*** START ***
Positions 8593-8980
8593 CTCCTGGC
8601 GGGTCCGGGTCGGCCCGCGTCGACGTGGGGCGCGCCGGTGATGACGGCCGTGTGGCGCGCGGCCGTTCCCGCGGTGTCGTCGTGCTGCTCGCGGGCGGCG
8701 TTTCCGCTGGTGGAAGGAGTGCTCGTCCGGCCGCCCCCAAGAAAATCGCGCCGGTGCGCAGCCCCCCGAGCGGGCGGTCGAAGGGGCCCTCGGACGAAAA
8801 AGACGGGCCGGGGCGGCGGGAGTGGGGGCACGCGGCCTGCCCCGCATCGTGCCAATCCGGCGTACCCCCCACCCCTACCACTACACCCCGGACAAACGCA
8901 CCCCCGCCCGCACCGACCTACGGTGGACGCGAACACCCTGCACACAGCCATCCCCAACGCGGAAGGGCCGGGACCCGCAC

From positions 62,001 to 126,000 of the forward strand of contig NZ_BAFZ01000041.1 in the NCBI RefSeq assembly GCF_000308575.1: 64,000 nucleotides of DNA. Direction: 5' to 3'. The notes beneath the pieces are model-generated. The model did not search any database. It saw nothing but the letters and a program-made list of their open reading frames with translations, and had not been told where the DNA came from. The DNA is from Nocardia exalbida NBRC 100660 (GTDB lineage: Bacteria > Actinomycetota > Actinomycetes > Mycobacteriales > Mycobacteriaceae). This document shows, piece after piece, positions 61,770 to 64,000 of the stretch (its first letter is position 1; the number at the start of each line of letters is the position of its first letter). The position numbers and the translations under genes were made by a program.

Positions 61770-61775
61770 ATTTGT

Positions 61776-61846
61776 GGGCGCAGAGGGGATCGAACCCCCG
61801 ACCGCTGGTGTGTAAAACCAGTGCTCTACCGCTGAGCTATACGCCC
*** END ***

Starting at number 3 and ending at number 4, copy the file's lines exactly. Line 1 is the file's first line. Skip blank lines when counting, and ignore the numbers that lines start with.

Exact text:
8601 GGGTCCGGGTCGGCCCGCGTCGACGTGGGGCGCGCCGGTGATGACGGCCGTGTGGCGCGCGGCCGTTCCCGCGGTGTCGTCGTGCTGCTCGCGGGCGGCG
8701 TTTCCGCTGGTGGAAGGAGTGCTCGTCCGGCCGCCCCCAAGAAAATCGCGCCGGTGCGCAGCCCCCCGAGCGGGCGGTCGAAGGGGCCCTCGGACGAAAA